The Levelling Up, Housing and Communities (LUHC) Select Committee has today published its report on long term funding of adult social care, with a chapter devoted to housing and planning. In summary:
- The Committee welcomes the emphasis on housing models and solutions for older and disabled people in the government’s Adult Social Care Strategy, as well as its commitment to fund integrated strategies. However, it notes the detail of how these ambitions will be reached, and how the £300m funding for integrated strategies will be accessed, is light. (We understand that officials at DHSC are working on this.)
- Under provision/resourcing for local planning teams is noted, as by raised by CIH in the evidence we submitted. Many local areas do not have robust housing needs assessments for older and disabled people, so lack clear strategies for housing solutions. There have been calls for a national housing strategy for older and disabled people (which we would support as a good framework for driving local plans) but in its evidence to the Committee government pointed to a planned task force on housing for older people. The Committee recommends there should also be one for housing for disabled people which we would support.
- In order to drive change, the Committee recommends that government consider making it a statutory requirement for local planning authorities to have a robust needs assessment for housing needs of older and disabled people. We would support this but note that planning teams would need to be properly resourced to do this.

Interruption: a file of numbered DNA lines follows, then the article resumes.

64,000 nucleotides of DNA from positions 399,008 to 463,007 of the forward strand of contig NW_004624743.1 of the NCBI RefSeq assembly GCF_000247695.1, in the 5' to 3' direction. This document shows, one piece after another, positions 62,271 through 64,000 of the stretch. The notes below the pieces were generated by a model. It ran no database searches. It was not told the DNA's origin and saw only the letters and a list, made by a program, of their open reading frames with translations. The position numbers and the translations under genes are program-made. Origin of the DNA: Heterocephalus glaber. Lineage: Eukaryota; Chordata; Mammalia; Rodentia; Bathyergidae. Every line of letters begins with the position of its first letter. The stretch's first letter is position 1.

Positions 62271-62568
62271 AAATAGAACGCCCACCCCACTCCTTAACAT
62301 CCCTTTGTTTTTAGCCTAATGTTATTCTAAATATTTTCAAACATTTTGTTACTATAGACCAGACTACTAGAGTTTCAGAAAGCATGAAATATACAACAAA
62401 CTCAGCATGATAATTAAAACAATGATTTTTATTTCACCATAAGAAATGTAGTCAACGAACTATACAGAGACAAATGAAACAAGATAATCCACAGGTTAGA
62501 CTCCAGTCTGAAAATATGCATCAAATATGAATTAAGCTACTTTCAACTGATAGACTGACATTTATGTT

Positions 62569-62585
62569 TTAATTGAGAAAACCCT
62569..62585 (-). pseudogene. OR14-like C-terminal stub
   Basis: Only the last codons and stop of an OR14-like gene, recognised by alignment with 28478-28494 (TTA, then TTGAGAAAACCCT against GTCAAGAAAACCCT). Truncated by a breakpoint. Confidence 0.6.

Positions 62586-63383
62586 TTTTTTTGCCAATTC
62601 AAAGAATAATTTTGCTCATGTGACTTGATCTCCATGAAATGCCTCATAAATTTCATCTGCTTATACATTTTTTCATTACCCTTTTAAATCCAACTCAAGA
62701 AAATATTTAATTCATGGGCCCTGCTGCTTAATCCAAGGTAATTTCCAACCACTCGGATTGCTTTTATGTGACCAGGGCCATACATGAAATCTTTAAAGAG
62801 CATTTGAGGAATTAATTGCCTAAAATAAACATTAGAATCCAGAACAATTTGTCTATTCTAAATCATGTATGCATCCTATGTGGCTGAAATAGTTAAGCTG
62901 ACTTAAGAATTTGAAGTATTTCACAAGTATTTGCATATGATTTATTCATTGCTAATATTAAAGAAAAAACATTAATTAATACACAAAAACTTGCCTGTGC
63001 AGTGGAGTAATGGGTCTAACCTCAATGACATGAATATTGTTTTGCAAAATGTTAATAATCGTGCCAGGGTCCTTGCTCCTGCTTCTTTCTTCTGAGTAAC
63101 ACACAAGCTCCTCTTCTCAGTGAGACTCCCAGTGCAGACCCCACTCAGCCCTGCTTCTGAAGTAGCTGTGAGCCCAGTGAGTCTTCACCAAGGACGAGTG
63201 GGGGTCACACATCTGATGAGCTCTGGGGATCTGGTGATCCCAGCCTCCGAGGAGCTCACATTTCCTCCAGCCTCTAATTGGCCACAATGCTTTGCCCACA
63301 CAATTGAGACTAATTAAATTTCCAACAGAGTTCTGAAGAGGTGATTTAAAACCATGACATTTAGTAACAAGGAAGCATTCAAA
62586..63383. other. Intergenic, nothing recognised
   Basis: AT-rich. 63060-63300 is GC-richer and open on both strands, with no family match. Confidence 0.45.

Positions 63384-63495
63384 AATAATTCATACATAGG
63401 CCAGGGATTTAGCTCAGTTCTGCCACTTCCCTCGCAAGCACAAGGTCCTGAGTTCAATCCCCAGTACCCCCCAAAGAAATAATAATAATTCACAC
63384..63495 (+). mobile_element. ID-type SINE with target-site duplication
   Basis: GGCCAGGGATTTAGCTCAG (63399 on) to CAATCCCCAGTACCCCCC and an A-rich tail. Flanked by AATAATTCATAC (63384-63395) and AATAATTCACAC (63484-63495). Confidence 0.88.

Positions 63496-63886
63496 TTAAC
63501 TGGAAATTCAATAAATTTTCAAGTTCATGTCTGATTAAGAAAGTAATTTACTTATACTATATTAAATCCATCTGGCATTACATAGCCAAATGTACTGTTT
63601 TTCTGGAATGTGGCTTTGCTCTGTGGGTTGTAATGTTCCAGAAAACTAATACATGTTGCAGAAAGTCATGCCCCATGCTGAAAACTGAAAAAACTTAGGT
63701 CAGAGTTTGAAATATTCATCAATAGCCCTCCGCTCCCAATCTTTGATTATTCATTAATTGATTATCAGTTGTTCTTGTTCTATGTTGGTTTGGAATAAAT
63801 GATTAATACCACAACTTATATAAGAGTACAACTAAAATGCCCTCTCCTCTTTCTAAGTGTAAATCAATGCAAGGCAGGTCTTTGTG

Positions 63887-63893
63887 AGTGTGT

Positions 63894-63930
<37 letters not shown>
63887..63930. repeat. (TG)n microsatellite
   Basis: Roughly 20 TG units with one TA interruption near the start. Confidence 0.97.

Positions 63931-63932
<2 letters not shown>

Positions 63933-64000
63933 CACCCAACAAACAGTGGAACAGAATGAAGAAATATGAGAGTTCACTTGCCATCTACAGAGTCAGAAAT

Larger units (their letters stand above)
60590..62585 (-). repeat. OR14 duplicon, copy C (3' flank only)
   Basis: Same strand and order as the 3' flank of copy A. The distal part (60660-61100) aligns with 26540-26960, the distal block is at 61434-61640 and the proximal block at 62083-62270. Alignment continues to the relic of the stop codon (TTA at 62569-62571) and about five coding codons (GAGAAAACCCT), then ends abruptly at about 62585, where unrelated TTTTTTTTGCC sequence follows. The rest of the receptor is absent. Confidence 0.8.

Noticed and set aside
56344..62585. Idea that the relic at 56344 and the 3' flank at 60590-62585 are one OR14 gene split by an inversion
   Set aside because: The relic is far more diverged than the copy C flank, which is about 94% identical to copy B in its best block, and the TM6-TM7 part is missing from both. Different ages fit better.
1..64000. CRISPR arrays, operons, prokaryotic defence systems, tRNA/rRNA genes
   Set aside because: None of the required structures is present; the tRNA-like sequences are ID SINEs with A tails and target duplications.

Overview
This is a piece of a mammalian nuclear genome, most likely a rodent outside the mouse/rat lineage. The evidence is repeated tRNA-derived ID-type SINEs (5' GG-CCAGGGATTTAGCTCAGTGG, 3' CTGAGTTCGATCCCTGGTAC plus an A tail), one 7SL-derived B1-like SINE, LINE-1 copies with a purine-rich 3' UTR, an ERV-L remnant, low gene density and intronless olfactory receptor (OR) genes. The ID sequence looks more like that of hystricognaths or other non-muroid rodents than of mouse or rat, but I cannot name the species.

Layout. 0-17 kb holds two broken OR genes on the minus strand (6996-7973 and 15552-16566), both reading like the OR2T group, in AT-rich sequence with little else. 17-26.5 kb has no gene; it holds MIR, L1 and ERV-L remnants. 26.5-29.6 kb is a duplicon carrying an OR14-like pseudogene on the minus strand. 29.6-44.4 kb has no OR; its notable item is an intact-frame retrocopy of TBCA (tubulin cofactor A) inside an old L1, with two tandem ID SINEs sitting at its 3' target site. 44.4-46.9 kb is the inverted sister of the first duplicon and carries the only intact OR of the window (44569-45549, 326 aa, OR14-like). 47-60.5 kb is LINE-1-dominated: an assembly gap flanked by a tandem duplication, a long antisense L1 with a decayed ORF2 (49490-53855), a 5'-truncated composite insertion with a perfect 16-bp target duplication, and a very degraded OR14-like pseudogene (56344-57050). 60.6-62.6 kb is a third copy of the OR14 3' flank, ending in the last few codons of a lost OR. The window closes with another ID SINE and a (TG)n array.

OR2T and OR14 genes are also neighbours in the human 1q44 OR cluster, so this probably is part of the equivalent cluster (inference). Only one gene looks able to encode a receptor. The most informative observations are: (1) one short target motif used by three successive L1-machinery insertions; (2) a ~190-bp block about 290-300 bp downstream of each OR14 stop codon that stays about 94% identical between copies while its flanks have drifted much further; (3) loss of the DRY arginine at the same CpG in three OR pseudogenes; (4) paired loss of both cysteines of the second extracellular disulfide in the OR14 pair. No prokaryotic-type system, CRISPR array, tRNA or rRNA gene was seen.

- The report also finds a lack of join up, both ministerially and across departments, on planning for greater integration of housing with health and social care. We would hope that this would be addressed by the task forces recommended above.
CIH welcomes the report’s findings which highlight where further work is needed to deliver on the government’s ambition to “make every decision about care a decision about housing”.
It’s clear that housing has an important role to play in stabilising the adult social care market and reducing pressures on frontline services. We must ensure that we have the right types of housing to meet changing needs, supporting people to stay in their own home. This will improve health and wellbeing outcomes and save costs: sheltered housing saves the NHS £486 million a year.
We look forward to further details on the government’s taskforce on older people’s housing. We hope that they will also consider the committee recommendation to establish one on disabled people’s housing, as well as reviewing the resourcing of planning teams to support local needs housing assessments.